09Jun

Embracing an Enhanced Open Innovation Strategy by David Hughes

David Hughes argues that the current economic recession provides an ideal opportunity for CEOs to outperform hesitant competitors by embracing an enhanced Open Innovation Strategy.

Allianz Insurance has recently reported on a survey they conducted with 500 UK CEOs.   The good news is that innovation is seen as a key factor in business success the vast majority of UK business leaders. They believe that innovation is the source of higher profits and growth, greater competitiveness and a means to engage the whole workforce in the company aims.

However, while recognizing that innovation pays off and improves performance, the challenging economic climate means that innovation is not immune from cutbacks. Nearly a quarter of the CEOs  reported that the recession has impacted their innovation programmes with the research suggesting that over the past year, innovation spend has been reduced with this downward trend set to continue over the next few years. Prime reasons cited for this decline are a lack of money and a focus on near term profits.

But the dilemma facing CEOs is how to ensure that in focusing the innovation effort, they do not jeopardise the innovative capacity of the organization for when the upturn comes.  Certainly just battening down the hatches is unlikely to achieve the growth that so many companies need.  So how can CEOs square the circle?  There are two simple questions that can provide answers.

  1. First question – is the whole organization engaged in innovation? Is it the work of every employee, every day?  Executives who ask that question soon realize that most of their employees have had little or no training in innovation which is a bit like putting someone who has never driven before behind the wheel of a racing car – the result is likely to be horrendous.    But training is only the start, management needs to provide the environment and support (time and money) to enable the whole organization to feel responsible for innovation.   One way to get a fix on how ready your organization is for innovation is to use the QIC Innovation Framework model.  This is used in a series of structured interviews to establish where an organization is in relation to leadership, strategy, people, resources and processes products and services.  This can then be used as a plan for action in developing the organisation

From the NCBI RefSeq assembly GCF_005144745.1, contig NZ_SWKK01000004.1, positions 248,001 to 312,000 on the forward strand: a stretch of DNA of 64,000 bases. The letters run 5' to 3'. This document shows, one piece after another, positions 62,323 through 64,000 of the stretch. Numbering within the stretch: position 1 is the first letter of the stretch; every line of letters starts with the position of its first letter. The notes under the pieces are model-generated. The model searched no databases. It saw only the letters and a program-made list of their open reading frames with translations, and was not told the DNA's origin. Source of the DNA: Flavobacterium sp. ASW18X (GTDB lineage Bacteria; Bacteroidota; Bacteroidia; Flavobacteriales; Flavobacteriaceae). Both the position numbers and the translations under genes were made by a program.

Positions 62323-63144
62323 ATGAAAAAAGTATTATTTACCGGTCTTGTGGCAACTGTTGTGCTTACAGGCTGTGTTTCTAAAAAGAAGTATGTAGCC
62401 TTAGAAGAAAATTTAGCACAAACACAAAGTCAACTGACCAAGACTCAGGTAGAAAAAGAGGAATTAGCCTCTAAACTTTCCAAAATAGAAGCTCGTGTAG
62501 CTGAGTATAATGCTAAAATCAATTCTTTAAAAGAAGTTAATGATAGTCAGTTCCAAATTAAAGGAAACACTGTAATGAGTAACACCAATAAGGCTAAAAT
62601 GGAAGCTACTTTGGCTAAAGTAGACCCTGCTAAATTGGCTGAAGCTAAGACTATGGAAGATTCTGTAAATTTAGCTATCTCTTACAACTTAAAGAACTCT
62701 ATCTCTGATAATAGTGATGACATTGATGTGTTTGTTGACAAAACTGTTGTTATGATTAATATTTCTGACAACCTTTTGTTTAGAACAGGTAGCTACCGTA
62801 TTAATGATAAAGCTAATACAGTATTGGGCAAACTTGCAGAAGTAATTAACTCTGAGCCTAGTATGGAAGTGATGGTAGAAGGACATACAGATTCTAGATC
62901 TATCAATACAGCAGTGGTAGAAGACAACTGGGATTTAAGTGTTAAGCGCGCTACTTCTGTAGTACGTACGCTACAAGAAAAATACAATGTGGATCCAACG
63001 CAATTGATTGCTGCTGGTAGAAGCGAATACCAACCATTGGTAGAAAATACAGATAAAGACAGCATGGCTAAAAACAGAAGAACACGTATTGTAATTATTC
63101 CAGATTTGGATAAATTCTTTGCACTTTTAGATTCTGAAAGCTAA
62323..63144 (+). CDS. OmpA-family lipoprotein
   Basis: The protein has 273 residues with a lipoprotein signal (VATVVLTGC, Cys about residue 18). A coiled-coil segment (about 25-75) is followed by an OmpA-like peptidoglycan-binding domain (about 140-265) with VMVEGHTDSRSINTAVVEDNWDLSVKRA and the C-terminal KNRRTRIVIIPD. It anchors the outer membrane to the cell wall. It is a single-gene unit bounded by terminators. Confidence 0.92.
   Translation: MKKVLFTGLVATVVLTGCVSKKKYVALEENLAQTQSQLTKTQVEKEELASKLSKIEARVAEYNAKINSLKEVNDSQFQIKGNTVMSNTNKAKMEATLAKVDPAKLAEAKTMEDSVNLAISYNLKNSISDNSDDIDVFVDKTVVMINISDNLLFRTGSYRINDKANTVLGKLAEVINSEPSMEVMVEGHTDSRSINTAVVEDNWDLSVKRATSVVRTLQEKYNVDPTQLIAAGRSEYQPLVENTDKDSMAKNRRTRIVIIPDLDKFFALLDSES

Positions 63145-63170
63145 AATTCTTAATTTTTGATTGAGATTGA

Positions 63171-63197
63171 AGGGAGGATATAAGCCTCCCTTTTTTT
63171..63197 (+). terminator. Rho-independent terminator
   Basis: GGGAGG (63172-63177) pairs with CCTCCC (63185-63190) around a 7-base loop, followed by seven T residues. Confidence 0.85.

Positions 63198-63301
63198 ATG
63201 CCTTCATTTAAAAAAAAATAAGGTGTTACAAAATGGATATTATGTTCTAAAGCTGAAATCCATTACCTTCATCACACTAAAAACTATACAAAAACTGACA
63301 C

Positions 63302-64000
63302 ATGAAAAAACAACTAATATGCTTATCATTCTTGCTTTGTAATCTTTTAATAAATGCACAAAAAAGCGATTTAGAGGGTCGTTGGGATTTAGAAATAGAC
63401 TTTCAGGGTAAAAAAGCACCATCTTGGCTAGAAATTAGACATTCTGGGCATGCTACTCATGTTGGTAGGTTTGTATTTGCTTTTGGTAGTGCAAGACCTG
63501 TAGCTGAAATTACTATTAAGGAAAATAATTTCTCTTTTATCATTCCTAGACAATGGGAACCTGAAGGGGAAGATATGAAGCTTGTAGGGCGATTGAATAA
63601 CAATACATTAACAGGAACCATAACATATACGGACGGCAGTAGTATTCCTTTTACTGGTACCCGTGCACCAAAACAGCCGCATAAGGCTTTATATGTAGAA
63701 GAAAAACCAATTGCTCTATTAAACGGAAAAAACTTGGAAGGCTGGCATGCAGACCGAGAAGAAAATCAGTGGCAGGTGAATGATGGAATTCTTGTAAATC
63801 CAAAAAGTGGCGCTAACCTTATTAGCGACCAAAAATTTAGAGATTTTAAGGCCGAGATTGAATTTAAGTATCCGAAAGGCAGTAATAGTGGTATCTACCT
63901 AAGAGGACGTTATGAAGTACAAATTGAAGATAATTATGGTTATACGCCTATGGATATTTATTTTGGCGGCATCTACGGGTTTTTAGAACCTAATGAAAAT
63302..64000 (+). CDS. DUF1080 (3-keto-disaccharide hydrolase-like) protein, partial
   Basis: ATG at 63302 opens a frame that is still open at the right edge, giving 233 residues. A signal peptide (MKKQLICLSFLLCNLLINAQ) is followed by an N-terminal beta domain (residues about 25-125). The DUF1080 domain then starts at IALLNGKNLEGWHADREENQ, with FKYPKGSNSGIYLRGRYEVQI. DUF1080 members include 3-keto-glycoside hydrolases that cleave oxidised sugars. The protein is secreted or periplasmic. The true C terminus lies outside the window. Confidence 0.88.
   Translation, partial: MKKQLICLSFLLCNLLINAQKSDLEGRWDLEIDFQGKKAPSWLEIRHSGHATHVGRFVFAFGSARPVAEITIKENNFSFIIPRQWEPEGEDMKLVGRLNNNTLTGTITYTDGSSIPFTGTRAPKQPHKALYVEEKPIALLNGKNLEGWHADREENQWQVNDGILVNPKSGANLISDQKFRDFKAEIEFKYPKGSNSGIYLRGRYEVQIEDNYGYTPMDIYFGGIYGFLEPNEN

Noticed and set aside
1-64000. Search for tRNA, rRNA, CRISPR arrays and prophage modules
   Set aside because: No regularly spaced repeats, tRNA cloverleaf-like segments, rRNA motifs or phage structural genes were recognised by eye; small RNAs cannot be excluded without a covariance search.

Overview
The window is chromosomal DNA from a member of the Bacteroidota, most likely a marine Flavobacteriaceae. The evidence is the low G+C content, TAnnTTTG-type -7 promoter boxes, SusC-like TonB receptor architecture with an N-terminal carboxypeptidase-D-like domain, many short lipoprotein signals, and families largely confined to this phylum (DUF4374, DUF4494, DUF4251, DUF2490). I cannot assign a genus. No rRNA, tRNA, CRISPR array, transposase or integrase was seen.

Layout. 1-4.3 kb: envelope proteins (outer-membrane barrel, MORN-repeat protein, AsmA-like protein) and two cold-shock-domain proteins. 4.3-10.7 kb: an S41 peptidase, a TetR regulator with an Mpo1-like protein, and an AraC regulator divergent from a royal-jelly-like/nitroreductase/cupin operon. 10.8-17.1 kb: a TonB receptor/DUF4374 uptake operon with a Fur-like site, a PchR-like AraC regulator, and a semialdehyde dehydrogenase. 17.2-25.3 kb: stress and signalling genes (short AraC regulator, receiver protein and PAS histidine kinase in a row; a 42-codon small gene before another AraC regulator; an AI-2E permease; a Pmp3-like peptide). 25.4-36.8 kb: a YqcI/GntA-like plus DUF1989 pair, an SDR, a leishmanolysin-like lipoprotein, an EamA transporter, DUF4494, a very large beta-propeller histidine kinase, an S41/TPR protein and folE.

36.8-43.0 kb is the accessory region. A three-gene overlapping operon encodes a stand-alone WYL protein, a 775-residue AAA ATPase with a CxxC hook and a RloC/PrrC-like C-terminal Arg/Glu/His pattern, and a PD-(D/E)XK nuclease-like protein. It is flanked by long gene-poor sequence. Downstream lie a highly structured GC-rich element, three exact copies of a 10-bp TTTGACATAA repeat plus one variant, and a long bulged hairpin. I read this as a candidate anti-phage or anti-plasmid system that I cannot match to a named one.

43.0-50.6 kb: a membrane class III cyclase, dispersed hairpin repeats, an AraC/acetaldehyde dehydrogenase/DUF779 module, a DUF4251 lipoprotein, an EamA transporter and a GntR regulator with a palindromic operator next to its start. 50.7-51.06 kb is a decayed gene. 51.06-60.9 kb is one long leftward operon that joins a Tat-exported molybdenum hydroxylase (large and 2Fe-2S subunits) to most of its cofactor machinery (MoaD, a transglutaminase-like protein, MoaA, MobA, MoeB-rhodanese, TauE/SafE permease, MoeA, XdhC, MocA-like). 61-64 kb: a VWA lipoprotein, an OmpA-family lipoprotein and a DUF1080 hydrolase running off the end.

2. Second question – are we doing the right things at the right pace to be competitive? This involves aligning the innovation strategy to key business activity, sustaining organization capacity and focusing on future opportunities.  It starts with a full analysis of customer needs and then reviewing how well these needs are met by competitor and own offerings.  Unmet needs which are important to the customer provide fertile ground for innovation and if solutions are found this can result in customer loyalty for years ahead.  The next step is to see what capability exists in house and what could be sourced more effectively from outside the company.  To bring objectivity to this analysis, QIC provides independent experts to work with the in-house teams to complete the analysis and develop a forward product/service roadmap.  This can involve technology, supply chains and organizational development.

It’s been our experience that the recession presents a great opportunity to outperform hesitant competitors with new creative ideas that have the potential to change the game.  Please call to set up a discussion on how QIC can help your business grow through innovation.

David Hughes. Quantum Innovation Centre